The health assessment of an older adult can be quite different and significantly more complicated than the work‐up of a younger patient. A geriatric assessment differs from a standard evaluation, because it includes nonmedical areas that emphasize functional capacity and quality of life, yielding a more complete and relevant list of medical problems, functional problems, and psychosocial issues. A variety of validated tools can make geriatric assessment more specific for older patients, as these instruments evaluate domains such as activities of daily living (ADLs), hearing, fecal and urinary continence, balance, and cognition; none of which is typically evaluated in a younger patient.16 This assessment should also include a thorough review of prescription and over‐the‐counter medications and supplements, and also review of immunization status. An interprofessional team, which can include a primary care provider, nutritionist, social worker, pharmacist, psychologist, physical and occupational therapists, and oral healthcare professional, yields a more complete and relevant list of medical problems, functional problems, and psychosocial issues and therefore provides more comprehensive, whole‐person, person‐centered care.17
Dental treatment planning can also be complicated, as a multitude of factors affect decision‐making and provision of care. Limitations due to social, economic, financial, family, medical, physical, and transportation constraints must all be considered when formulating a comprehensive oral healthcare plan for an older patient.18 Treatment plan sequencing and communication of the plan can be challenging due to the variety of issues that complicate the progression of care. The final outcome can be difficult to predict, and therefore the treatment plan must be dynamic. Patient health may change as treatment proceeds, thus resulting in new treatment modifications that necessitate reassessment as well as communication based on these needs. Patients, their family, and their caregivers must continually be informed about their oral condition and the fact that treatment needs may change as treatment progresses. Optimal dental care for the geriatric patient requires an individualized approach that includes modifying factors and circumstances, such as disability that affects self‐care or length of appointment.19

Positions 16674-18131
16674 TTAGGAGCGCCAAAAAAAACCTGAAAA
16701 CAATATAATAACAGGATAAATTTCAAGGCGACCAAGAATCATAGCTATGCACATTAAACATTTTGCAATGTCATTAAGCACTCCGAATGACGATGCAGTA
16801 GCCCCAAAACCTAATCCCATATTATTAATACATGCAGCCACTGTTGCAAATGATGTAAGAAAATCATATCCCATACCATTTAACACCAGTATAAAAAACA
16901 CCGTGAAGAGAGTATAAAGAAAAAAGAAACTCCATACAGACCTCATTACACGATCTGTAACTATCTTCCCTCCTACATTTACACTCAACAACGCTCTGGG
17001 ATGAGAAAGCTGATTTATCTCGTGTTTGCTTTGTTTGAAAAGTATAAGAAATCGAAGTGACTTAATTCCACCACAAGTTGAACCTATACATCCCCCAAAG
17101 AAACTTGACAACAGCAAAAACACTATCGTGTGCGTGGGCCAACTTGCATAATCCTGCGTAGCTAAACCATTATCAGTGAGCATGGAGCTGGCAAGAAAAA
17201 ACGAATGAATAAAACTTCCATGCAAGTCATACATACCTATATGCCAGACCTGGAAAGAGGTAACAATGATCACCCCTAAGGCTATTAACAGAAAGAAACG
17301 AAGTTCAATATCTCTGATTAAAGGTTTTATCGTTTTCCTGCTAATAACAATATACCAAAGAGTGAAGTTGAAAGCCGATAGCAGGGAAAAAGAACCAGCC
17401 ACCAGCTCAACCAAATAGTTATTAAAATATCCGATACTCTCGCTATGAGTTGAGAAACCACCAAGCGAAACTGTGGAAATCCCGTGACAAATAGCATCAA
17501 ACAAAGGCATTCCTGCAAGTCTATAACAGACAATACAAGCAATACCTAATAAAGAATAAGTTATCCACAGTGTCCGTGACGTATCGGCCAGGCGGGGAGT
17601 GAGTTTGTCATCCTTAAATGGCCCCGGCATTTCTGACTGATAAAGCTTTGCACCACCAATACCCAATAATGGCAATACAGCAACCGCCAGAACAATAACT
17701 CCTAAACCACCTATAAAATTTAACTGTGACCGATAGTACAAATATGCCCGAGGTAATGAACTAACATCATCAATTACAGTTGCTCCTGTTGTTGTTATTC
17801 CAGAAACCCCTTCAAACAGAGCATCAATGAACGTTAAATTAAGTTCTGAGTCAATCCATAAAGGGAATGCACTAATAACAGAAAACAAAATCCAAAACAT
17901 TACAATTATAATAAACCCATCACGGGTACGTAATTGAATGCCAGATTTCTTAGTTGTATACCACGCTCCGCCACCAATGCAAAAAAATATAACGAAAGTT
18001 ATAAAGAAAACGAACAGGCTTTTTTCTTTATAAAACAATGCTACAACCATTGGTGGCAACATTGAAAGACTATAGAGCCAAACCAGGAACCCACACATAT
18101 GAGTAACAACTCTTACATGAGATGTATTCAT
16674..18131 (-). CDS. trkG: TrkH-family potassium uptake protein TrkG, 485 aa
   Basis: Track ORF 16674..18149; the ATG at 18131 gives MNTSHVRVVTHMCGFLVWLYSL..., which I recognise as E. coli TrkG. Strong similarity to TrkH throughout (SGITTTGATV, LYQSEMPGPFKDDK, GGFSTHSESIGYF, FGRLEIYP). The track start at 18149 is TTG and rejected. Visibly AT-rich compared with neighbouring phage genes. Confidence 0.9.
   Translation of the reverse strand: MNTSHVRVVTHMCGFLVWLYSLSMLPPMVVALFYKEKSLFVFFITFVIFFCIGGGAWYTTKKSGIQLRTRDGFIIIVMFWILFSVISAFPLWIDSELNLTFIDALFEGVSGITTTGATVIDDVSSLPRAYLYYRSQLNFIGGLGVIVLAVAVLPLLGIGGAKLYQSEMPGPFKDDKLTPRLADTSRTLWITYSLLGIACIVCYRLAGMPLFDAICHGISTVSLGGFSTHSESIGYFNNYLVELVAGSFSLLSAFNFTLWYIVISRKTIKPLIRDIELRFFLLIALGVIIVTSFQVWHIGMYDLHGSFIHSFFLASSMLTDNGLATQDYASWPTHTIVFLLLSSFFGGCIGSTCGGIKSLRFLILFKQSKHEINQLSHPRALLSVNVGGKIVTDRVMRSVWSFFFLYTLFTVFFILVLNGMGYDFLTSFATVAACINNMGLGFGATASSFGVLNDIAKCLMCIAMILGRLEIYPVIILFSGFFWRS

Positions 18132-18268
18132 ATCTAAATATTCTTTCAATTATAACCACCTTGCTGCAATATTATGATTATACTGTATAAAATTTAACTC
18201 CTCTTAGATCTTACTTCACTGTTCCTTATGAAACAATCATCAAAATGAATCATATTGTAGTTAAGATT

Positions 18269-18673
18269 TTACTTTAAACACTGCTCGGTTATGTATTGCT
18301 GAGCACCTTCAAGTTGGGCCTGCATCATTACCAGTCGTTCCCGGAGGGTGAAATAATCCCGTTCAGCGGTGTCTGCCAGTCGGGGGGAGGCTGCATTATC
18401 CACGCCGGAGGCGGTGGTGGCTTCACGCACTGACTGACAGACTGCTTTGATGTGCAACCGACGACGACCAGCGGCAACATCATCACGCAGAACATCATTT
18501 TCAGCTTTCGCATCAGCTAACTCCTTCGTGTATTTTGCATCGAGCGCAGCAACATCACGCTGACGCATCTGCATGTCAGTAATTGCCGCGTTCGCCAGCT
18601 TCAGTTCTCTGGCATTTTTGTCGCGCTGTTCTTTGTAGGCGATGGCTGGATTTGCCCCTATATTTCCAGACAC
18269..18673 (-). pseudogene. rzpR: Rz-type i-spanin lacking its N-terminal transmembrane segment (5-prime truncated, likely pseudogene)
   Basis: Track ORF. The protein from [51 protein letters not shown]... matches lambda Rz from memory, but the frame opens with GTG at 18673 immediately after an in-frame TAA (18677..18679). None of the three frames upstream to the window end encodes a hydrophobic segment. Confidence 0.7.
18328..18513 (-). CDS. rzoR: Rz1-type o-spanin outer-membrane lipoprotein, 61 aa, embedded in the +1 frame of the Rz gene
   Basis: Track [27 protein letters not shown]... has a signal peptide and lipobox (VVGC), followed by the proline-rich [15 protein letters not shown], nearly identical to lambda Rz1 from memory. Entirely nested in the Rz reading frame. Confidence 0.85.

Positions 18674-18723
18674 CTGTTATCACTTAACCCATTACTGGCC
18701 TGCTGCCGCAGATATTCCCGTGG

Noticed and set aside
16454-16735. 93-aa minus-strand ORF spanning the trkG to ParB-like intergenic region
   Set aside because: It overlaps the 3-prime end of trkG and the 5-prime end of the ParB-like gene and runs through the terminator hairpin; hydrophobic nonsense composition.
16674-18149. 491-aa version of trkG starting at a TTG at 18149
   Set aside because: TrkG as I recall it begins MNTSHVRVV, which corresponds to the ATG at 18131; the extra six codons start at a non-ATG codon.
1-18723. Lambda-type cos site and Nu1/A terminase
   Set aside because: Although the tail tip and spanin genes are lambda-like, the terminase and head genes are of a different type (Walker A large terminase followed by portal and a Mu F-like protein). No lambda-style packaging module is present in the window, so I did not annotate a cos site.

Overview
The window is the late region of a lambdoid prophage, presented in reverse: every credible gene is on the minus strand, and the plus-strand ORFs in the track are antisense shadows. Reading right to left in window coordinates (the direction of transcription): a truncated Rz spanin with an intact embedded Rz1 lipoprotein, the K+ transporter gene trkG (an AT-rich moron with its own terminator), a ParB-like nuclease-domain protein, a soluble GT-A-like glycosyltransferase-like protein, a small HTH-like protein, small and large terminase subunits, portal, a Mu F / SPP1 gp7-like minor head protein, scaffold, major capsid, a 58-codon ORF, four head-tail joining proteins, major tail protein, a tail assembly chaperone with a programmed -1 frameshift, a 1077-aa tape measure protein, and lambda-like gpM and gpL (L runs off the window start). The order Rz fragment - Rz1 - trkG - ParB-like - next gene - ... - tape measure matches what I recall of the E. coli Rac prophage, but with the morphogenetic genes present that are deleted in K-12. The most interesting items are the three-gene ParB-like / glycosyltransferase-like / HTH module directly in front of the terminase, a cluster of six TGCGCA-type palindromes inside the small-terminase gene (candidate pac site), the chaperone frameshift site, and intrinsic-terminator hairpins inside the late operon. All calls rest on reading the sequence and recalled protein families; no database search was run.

Utilizing a systematic approach when assessing older patients can aid in the development and delivery of comprehensive treatment. This approach starts with an assessment that answers several basic questions specific to older adults:
- How does the patient function in their environment?
- What role does pharmacotherapy play in the patient’s medical and oral health?
- What social support systems for the patient exist?
- What diverse sociologic variables exist?
- How does oral healthcare fit into the patient’s environment?
Dental management of the geriatric patient is consistent with any medically complex patient and involves the evaluation of four risks and subsequent modifications to the provision of dental care. Risk of infection, risk of bleeding, risk of drug actions and interactions, and risk of medical emergency during dental care need to be evaluated before routine dental treatment begins.20 The elderly can be immunosuppressed or nonadherent with medications and instructions, therefore placing them at increased risk of infection. In addition, they may be taking anticoagulation medications or have a systemic disease that alters hemostasis. Depending on the invasiveness of the procedure, patients can be at increased risk of bleeding. The elderly are often taking more medications, are more sensitive to medications, may need renal dose adjustment, and have difficulty with drug compliance and accuracy.21 Finally, it is imperative to evaluate the ability to withstand treatment based on systemic disease and compliance in control of the disease, and also to ensure that the dental team is prepared for a potential emergency.
A multidimensional assessment tool for planning oral healthcare for the older patient has been developed by the American Academy of Oral Medicine.22 This tool is called OSCAR, a five‐item mnemonic for Oral, Systemic, Capability, Autonomy, and Reality. OSCAR serves to guide dentists in identifying the dental, medical, pharmacologic, functional, ethical, and fiscal factors that need to be considered before dental treatment of older patients. This approach enables the clinician to evaluate each older patient in a comprehensive manner, incorporating all factors that may affect care.